Nicotine Buzz: Where Did It Go?

Kids these days will never know the feeling of that first puff of a stolen cigarette from mom or dad – the headrush, the heat in your lungs, the way the smoke coats your entire mouth, and how it tastes burnt but slightly sweet. And that’s if your parents even bothered with filters. 

Nowadays, preteens and adolescents gain their street cred by stealing their older sibling’s JUUL or vape pen. The authenticity might be lost, but the nic buzz is still there.

But if you’re chasing that same buzz from your first ever puff, you might be wondering, where did it go? 

The first few times you smoked, you felt dizzy but focused, alert but lightheaded – now there’s nothing. Just an echo of your lost innocence that manifests as a soothing kind of calm, reminiscent of your favorite hoodie on a rainy day. 

Yet, you’re still taking in nicotine, whether you’re old school with your cigarette or environmentally friendly with your vape. So why is the buzz gone?

Essentially, your body builds up a tolerance to nicotine intake over time. You need to take a break from nicotine to get the same effect as the first time. 

The longer you’ve been using it, the longer the break will have to be. 

Let’s talk more about the science behind nicotine use – how nicotine works in different products, how nicotine affects our bodies, and how to get that buzz back.

Not All Nicotine is Created Equal

First off, it’s important to mention that not all nicotine products will elicit that woozy, uplifting feeling, regardless of your tolerance levels.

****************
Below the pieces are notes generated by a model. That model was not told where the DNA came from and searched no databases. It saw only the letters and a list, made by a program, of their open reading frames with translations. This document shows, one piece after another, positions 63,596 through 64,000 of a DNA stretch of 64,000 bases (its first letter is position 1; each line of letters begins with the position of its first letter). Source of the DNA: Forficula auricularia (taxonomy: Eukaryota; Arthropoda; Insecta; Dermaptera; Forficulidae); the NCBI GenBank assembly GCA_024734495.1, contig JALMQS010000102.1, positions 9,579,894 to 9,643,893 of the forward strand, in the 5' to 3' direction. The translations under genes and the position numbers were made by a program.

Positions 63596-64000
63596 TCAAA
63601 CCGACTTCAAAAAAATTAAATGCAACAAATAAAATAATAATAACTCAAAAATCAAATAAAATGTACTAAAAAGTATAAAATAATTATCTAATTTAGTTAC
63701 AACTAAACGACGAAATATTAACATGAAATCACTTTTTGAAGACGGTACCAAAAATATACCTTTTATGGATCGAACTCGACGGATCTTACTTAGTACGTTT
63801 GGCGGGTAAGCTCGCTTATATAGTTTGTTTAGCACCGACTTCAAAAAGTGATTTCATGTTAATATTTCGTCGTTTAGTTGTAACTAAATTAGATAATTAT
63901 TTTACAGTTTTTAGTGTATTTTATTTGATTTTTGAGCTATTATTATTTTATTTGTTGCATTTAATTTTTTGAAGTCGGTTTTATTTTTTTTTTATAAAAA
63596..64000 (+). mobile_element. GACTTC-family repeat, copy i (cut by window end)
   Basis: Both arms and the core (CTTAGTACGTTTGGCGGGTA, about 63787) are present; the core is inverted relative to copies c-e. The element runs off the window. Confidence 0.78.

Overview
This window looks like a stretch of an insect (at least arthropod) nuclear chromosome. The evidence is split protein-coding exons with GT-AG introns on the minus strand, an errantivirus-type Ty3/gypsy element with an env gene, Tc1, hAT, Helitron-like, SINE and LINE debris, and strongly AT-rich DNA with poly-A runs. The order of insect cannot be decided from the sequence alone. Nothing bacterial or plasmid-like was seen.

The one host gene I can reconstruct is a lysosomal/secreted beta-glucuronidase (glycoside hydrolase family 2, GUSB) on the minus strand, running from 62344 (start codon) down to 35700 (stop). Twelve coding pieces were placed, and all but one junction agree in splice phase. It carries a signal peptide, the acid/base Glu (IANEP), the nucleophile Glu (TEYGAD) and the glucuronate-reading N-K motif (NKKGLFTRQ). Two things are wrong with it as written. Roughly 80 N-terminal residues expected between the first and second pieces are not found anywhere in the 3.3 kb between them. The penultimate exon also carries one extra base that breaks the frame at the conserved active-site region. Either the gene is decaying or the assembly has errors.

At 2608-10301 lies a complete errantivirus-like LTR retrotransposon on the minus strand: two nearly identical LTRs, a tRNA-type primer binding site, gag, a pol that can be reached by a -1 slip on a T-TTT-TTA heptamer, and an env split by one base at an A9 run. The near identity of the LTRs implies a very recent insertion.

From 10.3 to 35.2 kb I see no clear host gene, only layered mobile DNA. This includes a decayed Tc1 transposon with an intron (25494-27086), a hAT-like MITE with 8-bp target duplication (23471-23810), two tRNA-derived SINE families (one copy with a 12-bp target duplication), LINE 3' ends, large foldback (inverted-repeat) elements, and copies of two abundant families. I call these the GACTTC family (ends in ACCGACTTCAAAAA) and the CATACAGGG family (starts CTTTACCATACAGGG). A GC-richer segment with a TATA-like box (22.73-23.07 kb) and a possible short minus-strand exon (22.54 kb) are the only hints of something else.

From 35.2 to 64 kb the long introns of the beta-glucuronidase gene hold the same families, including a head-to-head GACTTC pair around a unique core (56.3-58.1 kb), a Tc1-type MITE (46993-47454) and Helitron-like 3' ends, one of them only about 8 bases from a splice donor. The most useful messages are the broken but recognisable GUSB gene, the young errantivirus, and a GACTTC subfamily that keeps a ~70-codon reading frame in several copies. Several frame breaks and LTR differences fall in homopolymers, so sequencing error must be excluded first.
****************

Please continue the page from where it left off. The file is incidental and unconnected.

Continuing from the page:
On its own, nicotine imparts that buzz, but some formulas compromise nicotine’s potency, which undercuts its effect on your body – the varying nicotine products available are composed of different ingredients. 

For example, an e-cigarette, tobacco cigarette, and chewing tobacco all have different amounts of nicotine present, and products that mix tobacco with other herbs will have slightly reduced effects.

Nicotine Consumption

Affectionately called a “nicotine buzz,” the term refers to your body’s initial reaction to this pleasure-causing chemical and is the first sign of this drug’s addictive potential. 

Whatever your chosen method for consumption might be, whether it’s vapor or cigarette smoke, nicotine takes only a few seconds to reach your brain once consumed. 

Our lungs deliver nicotine effectively, causing that immediate jolt of pleasurable sensations.

Once it reaches your brain, nicotine attaches itself to things called acetylcholine receptors which control the release of the brain’s feel-good chemical, dopamine.

In addition, nicotine stimulates other chemicals in the brain, such as epinephrine and serotonin. 

After a puff or two, you start to feel pleasurable effects – the nicotine begins to make you feel giddy, calm, dizzy, or intensely focused.

Unfortunately, once you’ve developed physical dependence and your body is deprived of nicotine, the comedown comes with a list of side effects. The withdrawal symptoms include sudden loss of appetite and less awareness of tastes and smells, or you may feel tired and cold.

How Long Does a Nicotine Buzz Last?

Blink, and it’s over. 

For most smokers who aren’t fresh lungs but have still dialed back enough to get buzzed, the sensation will last a few seconds. The same goes for occasional smokers.